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wake, but the watercraft is moving through the
water rather than skimming on top of it.)
At very slow speeds, it may be necessary to
support your upper-body weight with your el-
bows resting on the gunwales, trailing your
legs in the water.
After you are comfortable handling the water-
craft from a kneeling position, try standing as
the watercraft gains speed. The watercraft will
become easier to balance as the speed in-
creases, because jet thrust provides stability
as well as directional control. When you are
moving slowly, or preparing to stop, you will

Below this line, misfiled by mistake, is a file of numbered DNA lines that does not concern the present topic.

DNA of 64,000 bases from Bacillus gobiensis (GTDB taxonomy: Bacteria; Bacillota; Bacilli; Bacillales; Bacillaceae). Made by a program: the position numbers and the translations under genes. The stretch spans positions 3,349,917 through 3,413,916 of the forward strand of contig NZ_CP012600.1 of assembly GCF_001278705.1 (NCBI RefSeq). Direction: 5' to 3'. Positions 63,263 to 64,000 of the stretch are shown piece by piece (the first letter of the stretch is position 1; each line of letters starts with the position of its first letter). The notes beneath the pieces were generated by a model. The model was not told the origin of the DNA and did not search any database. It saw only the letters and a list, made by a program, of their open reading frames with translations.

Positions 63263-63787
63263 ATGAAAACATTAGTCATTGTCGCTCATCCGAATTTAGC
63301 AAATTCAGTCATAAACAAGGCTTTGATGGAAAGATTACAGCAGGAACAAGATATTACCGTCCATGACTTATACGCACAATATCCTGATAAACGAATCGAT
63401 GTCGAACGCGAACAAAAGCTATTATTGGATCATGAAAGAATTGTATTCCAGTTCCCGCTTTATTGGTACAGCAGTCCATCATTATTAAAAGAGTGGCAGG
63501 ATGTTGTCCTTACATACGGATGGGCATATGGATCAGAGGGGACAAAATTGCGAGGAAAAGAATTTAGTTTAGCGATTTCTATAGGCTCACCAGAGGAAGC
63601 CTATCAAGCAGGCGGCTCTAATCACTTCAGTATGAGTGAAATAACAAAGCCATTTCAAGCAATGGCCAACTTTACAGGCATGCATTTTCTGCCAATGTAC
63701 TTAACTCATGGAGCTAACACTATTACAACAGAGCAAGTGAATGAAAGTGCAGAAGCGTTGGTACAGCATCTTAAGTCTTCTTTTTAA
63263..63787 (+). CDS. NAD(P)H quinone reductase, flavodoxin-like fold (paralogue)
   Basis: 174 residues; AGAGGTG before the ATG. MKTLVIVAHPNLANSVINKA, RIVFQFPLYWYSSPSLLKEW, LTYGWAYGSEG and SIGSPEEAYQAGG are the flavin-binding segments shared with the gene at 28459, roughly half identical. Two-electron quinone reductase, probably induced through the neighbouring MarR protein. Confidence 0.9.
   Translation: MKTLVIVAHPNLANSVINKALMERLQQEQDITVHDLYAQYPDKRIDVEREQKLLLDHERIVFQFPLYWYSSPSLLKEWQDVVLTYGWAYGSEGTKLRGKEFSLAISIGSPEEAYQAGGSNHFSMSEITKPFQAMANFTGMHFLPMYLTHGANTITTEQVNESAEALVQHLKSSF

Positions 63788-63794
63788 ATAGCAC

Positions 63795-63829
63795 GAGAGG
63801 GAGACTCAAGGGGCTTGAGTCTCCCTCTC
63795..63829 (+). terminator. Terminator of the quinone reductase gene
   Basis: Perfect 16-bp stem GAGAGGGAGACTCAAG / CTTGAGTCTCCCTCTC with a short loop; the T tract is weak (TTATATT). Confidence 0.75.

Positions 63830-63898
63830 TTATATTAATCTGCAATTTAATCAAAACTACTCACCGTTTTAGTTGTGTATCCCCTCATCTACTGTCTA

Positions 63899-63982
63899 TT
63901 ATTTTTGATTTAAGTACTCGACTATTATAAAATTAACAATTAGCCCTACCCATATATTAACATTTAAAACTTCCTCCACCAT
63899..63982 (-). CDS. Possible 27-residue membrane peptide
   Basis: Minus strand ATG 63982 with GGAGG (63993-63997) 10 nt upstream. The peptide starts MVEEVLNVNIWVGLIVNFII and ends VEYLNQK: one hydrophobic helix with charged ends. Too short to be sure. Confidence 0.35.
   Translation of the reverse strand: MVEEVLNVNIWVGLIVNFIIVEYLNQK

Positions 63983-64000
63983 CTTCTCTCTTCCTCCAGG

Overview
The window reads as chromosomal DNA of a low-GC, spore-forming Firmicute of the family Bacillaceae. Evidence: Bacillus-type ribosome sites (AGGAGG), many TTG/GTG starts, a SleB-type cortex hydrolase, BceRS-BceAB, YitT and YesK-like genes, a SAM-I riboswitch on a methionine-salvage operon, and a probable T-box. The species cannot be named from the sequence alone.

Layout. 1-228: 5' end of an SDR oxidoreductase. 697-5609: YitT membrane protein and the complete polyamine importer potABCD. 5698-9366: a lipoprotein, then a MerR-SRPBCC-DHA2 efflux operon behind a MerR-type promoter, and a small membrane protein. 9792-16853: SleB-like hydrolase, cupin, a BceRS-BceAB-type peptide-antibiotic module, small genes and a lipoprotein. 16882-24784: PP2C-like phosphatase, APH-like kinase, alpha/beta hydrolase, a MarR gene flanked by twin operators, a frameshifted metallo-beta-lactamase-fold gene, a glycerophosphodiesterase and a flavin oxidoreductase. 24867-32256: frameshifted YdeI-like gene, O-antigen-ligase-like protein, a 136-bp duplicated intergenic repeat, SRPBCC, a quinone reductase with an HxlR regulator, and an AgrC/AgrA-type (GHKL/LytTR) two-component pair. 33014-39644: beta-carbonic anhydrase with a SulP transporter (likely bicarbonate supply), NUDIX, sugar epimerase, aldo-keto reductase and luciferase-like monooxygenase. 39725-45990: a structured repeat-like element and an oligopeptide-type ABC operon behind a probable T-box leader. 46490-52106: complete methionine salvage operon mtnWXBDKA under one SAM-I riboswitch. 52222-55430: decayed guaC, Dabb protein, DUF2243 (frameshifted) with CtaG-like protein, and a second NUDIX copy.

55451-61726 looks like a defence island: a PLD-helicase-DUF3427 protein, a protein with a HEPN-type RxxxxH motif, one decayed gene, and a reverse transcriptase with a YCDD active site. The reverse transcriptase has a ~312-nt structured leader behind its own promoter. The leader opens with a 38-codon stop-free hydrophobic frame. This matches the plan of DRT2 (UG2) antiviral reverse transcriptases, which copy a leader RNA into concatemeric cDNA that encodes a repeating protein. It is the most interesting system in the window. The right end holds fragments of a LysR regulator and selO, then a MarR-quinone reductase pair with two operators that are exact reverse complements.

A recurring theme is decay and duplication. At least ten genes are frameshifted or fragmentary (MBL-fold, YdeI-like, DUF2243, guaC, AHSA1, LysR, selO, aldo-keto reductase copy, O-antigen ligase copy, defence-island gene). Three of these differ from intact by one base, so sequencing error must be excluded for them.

probably need to return to the kneeling posi-
tion to maintain your balance.
Launching the watercraft
When launching the watercraft, make sure
that there are no obstacles around you.
If the watercraft is launched from a trailer,
someone should make sure that waves do not
push the watercraft into the trailer.
After the watercraft is in the water, turn it
around so that the bow faces the direction you
wish to go.
Starting the engine on water
Do not apply throttle when others are at
the rear of the watercraft. Turn the engine
off or keep it at idle. Water and debris exit-
ing the jet thrust nozzle can cause severe
To start the engine:
(1) Move the watercraft to an area that is free
from weeds and debris, and has a water
depth of at least 60 cm (2 ft) from the bot-
tom of the watercraft. NOTICE: Never
run the engine in water that is less
than 60 cm (2 ft) deep from the bottom
of the watercraft, otherwise pebbles or
sand could be sucked into the jet in-
take, causing impeller damage and en-
UF2F12E0.book Page 45 Tuesday, July 14, 2009 3:07 PM